Still, the Argentine should have time to work on those aspects of his game as it is extremely unlikely we will see him in Texas until 2008 at the earliest.

• Tiago Splitter's lifeless semifinal performance (7 points, 6 rebounds in 22 minutes) might have affected his standing on some draft boards, but potentially far more damaging is his contract status at Tau.

The 6-foot-11 Brazilian has a buyout clause that would enable any NBA team that drafts him in June to pay for his release in summer 2008.

But if the team does not exercise that clause next year, Splitter will be unavailable for another two years, so not until the start of the 2010-11 season, by which time he will be 25.

Then there is the Scola domino effect. If Tau were to allow Scola to join San Antonio in 2008, it would be more reluctant than ever to cooperate in facilitating the departure of its other prize asset.

As one scout puts it, all of this leaves Splitter "in limbo." Interest in the player has to be weighed against when an NBA team can actually get him and how much his release will cost. That is why Splitter will appear as a lottery pick on some draft boards and as low as 15-20 on others.

• Relations between the Euroleague and NBA remain constructive, but a couple of minor points of conflict lurk on the horizon.

Euro giants CSKA and Benetton Treviso are traveling to China for an exhibition tournament in October, and Euroleague is working on deals with the Japanese and Korean leagues -- an "expansion" into the Far East that mirrors the NBA's own.

More relevantly, Euroleague wants to discuss potential changes in draft regulations that will prevent what is widely known in Europe as "the Darko effect."

Serbia's Darko Milicic played only sparingly in Detroit after the Pistons selected him second overall in the 2003 draft. European team and league executives worry about the harm caused to players like him who are drafted or signed by NBA teams, then left at the end of benches or in the Development League, when they would be better served remaining in Europe, where they would be allowed to develop more slowly.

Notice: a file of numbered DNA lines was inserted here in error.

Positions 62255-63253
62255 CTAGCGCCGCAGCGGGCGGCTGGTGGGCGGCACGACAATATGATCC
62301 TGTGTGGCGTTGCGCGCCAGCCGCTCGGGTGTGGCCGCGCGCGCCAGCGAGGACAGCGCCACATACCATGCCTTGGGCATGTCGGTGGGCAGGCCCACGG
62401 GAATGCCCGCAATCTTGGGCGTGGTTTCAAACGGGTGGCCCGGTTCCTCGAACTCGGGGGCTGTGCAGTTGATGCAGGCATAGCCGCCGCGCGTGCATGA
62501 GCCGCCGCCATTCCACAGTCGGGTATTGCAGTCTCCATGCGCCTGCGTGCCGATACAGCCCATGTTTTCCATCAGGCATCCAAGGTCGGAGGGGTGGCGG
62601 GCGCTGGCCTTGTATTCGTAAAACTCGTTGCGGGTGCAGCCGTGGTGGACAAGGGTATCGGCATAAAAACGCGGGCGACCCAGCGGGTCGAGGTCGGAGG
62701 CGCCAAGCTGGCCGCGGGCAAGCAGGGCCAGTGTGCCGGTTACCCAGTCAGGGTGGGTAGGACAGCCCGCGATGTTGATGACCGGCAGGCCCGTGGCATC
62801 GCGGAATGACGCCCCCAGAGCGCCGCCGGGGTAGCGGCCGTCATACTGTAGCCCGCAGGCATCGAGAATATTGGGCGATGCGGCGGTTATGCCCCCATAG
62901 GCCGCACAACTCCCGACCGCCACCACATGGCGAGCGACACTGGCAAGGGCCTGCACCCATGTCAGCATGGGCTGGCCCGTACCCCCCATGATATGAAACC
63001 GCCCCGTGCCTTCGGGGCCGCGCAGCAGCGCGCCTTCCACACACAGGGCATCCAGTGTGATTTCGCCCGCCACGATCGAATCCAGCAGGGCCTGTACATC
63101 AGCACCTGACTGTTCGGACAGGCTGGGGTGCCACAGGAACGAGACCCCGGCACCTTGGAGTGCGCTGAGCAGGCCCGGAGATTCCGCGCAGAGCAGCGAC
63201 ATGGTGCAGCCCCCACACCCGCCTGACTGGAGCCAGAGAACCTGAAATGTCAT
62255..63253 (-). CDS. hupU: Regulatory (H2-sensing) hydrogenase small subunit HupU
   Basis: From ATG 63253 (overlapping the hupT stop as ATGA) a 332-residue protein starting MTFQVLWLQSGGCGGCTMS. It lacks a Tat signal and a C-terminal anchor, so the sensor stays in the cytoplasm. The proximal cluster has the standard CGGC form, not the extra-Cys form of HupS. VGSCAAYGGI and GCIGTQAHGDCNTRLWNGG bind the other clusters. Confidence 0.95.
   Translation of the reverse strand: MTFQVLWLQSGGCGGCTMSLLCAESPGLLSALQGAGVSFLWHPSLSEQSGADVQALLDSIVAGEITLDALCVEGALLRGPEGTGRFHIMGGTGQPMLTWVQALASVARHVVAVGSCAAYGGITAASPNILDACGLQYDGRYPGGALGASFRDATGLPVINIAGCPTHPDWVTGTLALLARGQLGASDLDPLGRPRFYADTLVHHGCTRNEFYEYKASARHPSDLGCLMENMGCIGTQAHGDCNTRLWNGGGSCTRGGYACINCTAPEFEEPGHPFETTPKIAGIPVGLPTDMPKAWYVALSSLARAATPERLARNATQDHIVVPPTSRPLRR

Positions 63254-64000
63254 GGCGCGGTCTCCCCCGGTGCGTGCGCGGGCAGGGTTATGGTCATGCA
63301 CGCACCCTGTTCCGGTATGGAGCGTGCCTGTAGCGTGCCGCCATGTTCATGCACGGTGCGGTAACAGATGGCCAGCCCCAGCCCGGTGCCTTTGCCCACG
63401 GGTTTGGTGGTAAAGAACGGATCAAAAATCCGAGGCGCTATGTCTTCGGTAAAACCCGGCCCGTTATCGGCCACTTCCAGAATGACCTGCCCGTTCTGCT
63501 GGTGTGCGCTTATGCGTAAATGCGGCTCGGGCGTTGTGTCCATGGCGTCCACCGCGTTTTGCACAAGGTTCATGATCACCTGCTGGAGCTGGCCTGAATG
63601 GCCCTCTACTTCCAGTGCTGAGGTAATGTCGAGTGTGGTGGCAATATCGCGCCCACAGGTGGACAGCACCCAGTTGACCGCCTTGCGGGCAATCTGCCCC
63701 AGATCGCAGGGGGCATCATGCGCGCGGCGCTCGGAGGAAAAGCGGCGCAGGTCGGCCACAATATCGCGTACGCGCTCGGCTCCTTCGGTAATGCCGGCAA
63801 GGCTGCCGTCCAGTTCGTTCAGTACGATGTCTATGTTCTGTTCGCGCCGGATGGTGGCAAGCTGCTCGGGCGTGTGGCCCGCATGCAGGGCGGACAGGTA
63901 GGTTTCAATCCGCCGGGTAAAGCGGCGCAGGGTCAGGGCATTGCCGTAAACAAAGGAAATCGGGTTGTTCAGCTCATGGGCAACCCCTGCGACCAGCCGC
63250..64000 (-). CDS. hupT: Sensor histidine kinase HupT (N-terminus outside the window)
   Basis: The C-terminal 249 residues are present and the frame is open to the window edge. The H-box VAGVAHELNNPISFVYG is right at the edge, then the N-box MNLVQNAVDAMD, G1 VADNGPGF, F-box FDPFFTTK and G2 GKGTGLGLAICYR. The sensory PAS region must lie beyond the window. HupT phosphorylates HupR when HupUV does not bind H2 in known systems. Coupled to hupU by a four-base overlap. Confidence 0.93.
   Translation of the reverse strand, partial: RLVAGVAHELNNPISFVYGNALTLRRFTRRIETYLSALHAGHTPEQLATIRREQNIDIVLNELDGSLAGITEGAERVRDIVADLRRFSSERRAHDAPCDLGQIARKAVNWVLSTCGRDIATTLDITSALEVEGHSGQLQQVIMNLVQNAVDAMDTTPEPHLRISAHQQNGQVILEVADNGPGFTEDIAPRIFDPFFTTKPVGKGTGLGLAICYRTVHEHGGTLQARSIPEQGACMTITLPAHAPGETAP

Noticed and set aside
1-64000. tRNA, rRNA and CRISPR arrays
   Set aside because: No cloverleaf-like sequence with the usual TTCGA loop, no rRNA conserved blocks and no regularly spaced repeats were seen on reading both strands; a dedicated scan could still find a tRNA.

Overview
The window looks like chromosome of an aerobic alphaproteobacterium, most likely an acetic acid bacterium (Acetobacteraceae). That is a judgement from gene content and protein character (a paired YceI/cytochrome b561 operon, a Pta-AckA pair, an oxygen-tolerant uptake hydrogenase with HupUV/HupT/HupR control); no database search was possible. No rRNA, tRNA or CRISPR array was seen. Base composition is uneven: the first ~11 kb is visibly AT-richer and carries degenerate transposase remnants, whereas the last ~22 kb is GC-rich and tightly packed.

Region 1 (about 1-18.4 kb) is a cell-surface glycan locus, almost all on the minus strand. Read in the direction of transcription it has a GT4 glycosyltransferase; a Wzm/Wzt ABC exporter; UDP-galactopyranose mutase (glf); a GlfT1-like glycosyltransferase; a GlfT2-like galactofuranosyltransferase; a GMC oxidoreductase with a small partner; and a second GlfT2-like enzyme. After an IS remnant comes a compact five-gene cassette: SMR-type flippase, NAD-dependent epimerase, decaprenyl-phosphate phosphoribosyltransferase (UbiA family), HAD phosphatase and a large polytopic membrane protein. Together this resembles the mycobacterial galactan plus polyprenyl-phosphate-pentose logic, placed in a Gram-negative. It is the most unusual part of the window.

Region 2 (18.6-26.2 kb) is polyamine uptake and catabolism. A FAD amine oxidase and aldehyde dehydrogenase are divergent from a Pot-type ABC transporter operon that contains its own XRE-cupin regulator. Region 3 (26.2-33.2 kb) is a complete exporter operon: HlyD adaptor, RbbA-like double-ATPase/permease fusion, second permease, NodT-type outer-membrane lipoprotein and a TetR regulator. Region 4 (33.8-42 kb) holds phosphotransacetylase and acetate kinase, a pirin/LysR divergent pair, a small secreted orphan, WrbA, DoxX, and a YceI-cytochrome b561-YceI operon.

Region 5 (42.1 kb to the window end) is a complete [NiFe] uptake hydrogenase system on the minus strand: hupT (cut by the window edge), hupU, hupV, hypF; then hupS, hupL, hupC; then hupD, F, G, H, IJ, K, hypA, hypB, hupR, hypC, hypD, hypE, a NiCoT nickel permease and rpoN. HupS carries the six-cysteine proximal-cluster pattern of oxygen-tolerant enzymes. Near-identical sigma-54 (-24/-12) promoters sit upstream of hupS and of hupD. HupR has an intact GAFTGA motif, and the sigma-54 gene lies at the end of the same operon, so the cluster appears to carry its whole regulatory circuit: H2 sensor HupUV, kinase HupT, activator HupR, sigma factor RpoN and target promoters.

"We have no problem with competing for players in the open market," said Euroleague CEO Jordi Bertomeu. "Our worry is, when they are ready to go into that market. The draft is not the problem, the problem is the age at which our players declare for it.

"If we can keep players with high buyout clauses -- as happens with Scola and Navarro -- or if we are competitive enough to pay the players what they could earn in the NBA, then that is good for us. If not and the player goes, then it is good for the player."

One possible proposal: NBA teams should be allowed to send players back to Europe after they have played in the league and still retain their rights (currently, teams lose their rights in such a case) in return for some financial remuneration.

In this scenario, Milicic, after a rookie season in which he averaged 4.7 minutes over 34 games, would have been allowed to return to his team in Serbia, the Pistons would have supplemented his salary there and, in return, been allowed to bring him back to the NBA when he was ready.

Finally, Euroleague also wants to sit down with the NBA and discuss the NBA Live European preseason tour that takes place for a second time this autumn, the end of the original two-year agreement between the leagues.

Look for Euroleague, impressed by the wild crowd scenes that greeted FC Barcelona's upset of the Philadelphia 76ers last year, to seek to add a more competitive element to the format. A World Club Championship, along the lines of the old McDonald's tournament, might still be some years away, but Euroleague will push for some form of knockout competition in the future.

• NBA scouts expressed disappointment at the quality of the Nike International Junior Tournament that ran parallel to the Final Four.

Two years ago, Russian Yaroslav Korolev catapulted himself from nowhere to 12th in the draft, where he was taken by the Clippers, on the strength of his effort in the event.

This year? Lithuanian center Donatas Motiejunas of tournament winner Zalgiris Kaunas may have been the pick of a poor crop.

• One other piece of interesting information to emerge from the Nike tournament: Steve Miller, former sports marketing director with the sportswear company and currently a faculty member at the University of Oregon, is the favorite to be named the new president of the Portland Trail Blazers this week.

If that happens -- and an announcement is expected Friday -- look for Rich Sheubrooks, the Memphis Grizzlies' global scouting director and the man credited with landing Pau Gasol, to team with him in the Blazers' front office.

Ian Whittell covers the NBA for The (London) Times.